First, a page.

WASHINGTON (AP) — Turkeys Liberty and Bell have new appreciation for the phrase, “Let freedom ring.”
The Thanksgiving birds played their part Monday in annual White House tradition that this year coincided with President Joe Biden ‘s 81st birthday: a president issuing a pardon and sparing them from becoming someone’s holiday dinner.
First, Biden — the oldest president in U.S. history — wanted to make light of his age.
“By the way, it’s my birthday today,” the president said, adding that guests in the Oval Office sang “Happy Birthday” to him before the event. “I just want you to know, it’s difficult turning 60. Difficult.”
He also noted that the presentation of a National Thanksgiving Turkey to the White House has been a tradition for more than seven decades.
“This is the 76th anniversary of this event, and I want you to know I wasn’t there at the first one,” Biden said. The Democrat’s age has become an issue as he seeks reelection next year.
Before issuing the pardons, Biden said that although Liberty and Bell are Minnesota natives, they were named for the Liberty Bell in Philadelphia.
“These birds have a new appreciation for the word, ‘let freedom ring,’” he said, adding that they love Honeycrisp apples, ice hockey, a thousand lakes and the Mall of America — all things the Midwest state is famous for. Minnesota is known as the “land of 10,000 lakes.”
They overcame “some tough odds” to get to the White House, Biden continued, saying “they had to work hard, show patience and be willing to travel over a thousand miles.” He suggested their feat probably was harder than getting a ticket to Beyonce’s Renaissance Tour or “Britney’s tour, she’s down in, it’s kind of warm in Brazil right now.” He apparently mixed up his female pop stars; Taylor Swift was in Brazil over the weekend for her Eras Tour; Britney Spears currently is not on tour.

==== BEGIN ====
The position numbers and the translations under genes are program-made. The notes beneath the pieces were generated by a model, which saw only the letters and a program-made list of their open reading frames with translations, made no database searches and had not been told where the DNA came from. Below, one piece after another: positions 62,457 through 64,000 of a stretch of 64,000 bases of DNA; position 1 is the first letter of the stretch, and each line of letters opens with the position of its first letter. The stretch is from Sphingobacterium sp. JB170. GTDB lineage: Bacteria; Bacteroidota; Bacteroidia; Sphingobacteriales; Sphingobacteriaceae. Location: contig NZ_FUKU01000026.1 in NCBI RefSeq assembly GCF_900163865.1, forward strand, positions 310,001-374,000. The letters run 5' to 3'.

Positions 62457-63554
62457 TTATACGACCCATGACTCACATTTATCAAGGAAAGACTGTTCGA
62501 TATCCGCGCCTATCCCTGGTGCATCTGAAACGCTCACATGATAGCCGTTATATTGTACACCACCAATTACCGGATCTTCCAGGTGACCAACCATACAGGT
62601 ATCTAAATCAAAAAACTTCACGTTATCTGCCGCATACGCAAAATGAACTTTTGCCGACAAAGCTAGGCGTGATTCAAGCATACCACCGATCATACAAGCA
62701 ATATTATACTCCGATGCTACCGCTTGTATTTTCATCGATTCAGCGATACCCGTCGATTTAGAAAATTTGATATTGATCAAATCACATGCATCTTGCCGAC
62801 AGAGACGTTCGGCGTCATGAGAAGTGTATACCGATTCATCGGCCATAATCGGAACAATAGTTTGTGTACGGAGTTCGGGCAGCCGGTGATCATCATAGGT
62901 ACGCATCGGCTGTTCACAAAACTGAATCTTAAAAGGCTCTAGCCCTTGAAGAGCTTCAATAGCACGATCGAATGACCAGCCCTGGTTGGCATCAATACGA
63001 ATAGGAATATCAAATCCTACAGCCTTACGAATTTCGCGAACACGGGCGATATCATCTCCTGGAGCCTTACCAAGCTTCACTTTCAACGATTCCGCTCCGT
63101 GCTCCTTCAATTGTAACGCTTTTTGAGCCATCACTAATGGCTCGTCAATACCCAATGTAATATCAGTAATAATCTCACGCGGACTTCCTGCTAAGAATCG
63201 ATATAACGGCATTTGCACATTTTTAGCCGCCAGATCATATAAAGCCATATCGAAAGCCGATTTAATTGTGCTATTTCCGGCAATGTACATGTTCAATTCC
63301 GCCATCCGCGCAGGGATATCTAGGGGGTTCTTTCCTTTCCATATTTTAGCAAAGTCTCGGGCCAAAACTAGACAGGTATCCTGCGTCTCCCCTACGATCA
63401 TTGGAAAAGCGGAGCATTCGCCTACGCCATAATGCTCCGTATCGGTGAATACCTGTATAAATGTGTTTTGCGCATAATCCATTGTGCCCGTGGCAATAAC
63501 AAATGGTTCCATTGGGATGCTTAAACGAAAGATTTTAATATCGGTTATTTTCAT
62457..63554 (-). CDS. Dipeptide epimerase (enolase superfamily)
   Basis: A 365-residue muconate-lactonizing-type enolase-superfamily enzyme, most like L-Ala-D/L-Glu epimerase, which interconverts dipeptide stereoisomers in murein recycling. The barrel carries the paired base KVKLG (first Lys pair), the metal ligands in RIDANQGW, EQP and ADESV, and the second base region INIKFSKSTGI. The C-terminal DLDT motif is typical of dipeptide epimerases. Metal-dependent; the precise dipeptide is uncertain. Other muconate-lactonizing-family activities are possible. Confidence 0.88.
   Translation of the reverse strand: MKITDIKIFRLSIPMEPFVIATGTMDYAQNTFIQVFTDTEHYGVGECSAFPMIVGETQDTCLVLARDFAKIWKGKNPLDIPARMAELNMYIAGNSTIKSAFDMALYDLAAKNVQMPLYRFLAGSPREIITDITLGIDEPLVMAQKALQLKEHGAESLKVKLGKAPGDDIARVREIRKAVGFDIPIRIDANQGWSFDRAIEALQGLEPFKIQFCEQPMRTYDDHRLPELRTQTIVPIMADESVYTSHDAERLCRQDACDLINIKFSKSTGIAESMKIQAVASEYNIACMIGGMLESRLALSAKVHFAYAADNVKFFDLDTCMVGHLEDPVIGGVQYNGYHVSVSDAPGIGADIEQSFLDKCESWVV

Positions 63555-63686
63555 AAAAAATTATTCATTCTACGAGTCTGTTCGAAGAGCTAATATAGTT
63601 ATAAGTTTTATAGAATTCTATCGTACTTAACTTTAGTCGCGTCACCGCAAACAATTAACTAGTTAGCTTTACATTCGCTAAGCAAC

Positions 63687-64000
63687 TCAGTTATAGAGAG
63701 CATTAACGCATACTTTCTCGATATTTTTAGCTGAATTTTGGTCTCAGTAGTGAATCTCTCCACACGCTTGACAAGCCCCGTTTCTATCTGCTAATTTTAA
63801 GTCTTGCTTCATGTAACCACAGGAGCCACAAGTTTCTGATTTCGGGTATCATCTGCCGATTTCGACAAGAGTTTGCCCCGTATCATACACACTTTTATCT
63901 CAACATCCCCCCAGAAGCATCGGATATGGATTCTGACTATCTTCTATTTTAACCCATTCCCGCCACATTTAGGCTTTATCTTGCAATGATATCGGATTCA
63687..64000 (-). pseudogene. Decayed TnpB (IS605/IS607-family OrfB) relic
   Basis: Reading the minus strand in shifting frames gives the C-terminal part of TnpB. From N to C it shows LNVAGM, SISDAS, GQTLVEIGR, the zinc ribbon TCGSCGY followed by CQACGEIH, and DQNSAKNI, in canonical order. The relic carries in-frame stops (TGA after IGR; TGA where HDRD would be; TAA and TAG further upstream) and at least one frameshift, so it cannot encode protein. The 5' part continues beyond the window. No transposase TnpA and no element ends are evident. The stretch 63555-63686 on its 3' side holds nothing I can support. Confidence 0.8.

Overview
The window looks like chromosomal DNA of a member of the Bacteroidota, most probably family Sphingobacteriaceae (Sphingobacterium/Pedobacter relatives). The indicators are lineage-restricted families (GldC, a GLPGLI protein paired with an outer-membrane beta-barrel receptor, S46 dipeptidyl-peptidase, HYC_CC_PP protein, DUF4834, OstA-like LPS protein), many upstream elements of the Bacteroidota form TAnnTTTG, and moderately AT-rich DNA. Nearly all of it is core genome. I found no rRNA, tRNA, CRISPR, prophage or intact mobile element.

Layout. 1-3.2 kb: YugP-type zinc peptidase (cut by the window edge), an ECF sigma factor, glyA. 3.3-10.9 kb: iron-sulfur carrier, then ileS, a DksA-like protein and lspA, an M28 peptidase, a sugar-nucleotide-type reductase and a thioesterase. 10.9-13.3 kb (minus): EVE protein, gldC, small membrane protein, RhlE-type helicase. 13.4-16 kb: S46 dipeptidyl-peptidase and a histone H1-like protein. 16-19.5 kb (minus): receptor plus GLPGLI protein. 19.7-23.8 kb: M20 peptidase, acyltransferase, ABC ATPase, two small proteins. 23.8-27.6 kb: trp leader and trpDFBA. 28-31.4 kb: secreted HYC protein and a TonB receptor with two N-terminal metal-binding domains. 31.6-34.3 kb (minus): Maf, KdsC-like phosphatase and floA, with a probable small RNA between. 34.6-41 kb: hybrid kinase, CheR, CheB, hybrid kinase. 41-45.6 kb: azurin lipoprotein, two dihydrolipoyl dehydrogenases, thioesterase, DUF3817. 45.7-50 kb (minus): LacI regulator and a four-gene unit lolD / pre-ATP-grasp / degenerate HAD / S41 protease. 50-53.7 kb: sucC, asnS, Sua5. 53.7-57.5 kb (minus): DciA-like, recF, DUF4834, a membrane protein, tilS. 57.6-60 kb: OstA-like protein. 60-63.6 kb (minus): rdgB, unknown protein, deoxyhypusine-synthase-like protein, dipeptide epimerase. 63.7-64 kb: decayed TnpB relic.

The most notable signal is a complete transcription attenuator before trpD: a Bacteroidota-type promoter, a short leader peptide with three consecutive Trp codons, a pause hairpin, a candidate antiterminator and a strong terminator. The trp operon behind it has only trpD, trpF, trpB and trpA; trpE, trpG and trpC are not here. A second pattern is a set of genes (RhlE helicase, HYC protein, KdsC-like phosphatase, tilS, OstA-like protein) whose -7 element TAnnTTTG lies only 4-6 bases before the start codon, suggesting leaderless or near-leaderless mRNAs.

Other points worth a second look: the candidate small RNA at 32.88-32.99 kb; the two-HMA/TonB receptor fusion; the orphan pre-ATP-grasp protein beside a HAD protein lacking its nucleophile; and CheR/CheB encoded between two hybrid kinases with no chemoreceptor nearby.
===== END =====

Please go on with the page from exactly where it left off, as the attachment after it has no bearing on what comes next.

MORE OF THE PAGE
“Look folks, based on their commitment to being productive members of society as they head to their new home at the University of Minnesota … I hereby pardon Liberty and Bell. Congratulations, birds!” Biden declared.
Hundreds of guests, including Cabinet secretaries and White House staff who brought children, watched from the South Lawn as Biden kicked off the unofficial start of Washington’s holiday season. His grandchildren Maisy Biden and Beau Biden watched from the sidelines, and Beau was led over to pet one of the turkeys after the ceremony.
Later Monday, military families joined Biden’s wife, first lady Jill Biden, as she accepted delivery of an 18.5-foot (5.6-meter) Fraser fir from the Cline Church Nursery in Fleetwood, North Carolina. It will go on display in the Blue Room as the official White House Christmas tree.
Steve Lykken, chairman of the National Turkey Federation and president of the Jennie-O Turkey Store, told The Associated Press in an interview last week that the pardons are a “great way to kick off the holiday season and really, really a fun honor.”
Lykken introduced Liberty and Bell on Sunday at the Willard Intercontinental, a luxury hotel near the White House. The gobblers checked into a suite there on Saturday following their red-carpet arrival in the U.S. capital after a dayslong road trip from Minnesota in a black Cadillac Escalade.
“They were raised like all of our turkeys, protected, of course, from weather extremes and predators, free to walk about with constant access to water and feed,” Lykken said Sunday as Liberty and Bell strutted around the Willard’s newly renovated Crystal Room on plastic sheeting laid over the carpet.
The male turkeys, both about 20 weeks old and about 42 pounds (19 kilograms), were hatched in July in Willmar, Minnesota — Jennie-O is headquartered there — as part of the “presidential flock,” Lykken said. They listened to music and other sounds to prepare them for Monday’s hoopla at the White House.
“They listened to all kinds of music to get ready for the crowds and people along the way. I can confirm they are, in fact, Swifties, and they do enjoy some Prince,” Lykken said, meaning Liberty and Bell are fans of Swift. “I think they’re absolutely ready for prime time.”
The tradition dates to 1947 when the National Turkey Federation, which represents turkey farmers and producers, first presented a National Thanksgiving Turkey to President Harry Truman.
Back then, and even earlier, the gobbler was given for the first family’s holiday consumption. But by the late 1980s, the tradition had evolved into an often humorous ceremony in which the birds are given a second chance at life.
In 1989, as animal rights activists picketed nearby, President George H.W. Bush offered a public assurance, saying, “this fine tom turkey, that he will not end up on anyone’s dinner table.”
Now spared from Thanksgiving dinner, Liberty and Bell will be cared for by the University of Minnesota’s College of Food, Agricultural and Natural Resource Sciences.